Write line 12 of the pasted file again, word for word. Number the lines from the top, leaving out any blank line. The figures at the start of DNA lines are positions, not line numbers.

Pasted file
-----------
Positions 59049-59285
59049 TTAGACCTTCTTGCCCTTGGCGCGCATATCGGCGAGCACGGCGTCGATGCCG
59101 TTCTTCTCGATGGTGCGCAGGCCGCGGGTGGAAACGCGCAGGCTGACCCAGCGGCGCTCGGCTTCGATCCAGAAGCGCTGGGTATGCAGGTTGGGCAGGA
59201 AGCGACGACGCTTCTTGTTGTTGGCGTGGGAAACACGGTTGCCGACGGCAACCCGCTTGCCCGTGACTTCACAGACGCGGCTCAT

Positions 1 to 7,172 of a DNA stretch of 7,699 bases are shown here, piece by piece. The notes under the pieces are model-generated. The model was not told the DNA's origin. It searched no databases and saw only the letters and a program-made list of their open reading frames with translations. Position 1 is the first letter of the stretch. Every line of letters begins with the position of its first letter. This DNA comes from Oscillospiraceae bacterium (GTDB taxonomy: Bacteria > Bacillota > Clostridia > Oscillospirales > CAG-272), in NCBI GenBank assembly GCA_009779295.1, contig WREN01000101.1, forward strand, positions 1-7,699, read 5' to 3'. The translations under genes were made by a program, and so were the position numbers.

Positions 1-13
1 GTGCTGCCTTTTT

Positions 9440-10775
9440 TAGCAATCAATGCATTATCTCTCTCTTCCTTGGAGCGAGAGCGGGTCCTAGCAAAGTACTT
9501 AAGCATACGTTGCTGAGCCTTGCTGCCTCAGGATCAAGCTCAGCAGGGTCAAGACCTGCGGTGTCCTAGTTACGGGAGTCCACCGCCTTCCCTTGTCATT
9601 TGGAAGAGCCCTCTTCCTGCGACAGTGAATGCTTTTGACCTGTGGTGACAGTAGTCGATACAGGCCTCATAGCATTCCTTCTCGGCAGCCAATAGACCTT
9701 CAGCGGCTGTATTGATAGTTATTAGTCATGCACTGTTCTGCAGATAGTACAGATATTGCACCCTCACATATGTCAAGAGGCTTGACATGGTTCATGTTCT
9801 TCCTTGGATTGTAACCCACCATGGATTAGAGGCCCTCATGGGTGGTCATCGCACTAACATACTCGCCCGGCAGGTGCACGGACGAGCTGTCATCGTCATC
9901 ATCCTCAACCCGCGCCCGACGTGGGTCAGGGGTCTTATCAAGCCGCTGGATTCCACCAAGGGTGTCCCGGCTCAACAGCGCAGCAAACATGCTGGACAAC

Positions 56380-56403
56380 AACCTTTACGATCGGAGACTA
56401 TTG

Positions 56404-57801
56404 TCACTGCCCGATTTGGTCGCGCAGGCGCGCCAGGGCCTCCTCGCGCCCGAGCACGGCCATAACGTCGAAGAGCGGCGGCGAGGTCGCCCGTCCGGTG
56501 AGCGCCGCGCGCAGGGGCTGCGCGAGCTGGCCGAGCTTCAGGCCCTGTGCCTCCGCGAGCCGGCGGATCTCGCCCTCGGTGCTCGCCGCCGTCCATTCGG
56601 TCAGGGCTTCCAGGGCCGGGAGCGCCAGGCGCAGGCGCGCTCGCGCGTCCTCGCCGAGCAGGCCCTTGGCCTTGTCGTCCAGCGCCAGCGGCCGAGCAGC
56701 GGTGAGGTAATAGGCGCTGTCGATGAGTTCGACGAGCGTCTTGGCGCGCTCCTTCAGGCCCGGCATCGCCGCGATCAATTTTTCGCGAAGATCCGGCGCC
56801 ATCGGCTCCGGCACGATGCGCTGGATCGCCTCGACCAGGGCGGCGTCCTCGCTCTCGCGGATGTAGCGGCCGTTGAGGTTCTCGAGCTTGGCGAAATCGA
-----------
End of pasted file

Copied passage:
9701 CAGCGGCTGTATTGATAGTTATTAGTCATGCACTGTTCTGCAGATAGTACAGATATTGCACCCTCACATATGTCAAGAGGCTTGACATGGTTCATGTTCT